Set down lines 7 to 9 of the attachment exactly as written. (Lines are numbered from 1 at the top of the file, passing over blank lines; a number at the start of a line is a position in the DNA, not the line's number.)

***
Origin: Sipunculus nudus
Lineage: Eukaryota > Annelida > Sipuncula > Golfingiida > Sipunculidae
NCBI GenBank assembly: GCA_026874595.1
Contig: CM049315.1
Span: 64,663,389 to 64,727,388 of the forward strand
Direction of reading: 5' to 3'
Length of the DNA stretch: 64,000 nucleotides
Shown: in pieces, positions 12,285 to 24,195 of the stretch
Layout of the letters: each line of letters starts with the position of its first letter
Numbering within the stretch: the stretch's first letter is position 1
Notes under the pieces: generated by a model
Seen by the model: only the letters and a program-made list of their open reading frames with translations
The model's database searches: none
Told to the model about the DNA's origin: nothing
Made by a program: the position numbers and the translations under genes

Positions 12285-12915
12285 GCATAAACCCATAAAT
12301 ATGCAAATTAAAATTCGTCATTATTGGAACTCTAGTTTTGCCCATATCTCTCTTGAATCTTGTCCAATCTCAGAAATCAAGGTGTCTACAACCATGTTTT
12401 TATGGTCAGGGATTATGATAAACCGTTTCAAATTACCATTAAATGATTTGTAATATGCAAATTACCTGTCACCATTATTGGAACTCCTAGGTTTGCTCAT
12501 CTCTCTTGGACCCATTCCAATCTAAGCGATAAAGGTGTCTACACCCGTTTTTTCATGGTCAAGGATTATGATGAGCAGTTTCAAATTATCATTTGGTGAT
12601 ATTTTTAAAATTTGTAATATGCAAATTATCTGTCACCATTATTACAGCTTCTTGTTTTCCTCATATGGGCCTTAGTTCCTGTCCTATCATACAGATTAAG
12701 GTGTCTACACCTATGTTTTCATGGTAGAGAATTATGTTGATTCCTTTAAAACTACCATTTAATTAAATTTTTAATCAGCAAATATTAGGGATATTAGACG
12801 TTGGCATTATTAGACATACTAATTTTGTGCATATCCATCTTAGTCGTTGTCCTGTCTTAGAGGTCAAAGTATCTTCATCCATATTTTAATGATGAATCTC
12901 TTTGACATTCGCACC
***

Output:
Length of the DNA stretch: 64,000 nucleotides
Shown: in pieces, positions 12,285 to 24,195 of the stretch
Layout of the letters: each line of letters starts with the position of its first letter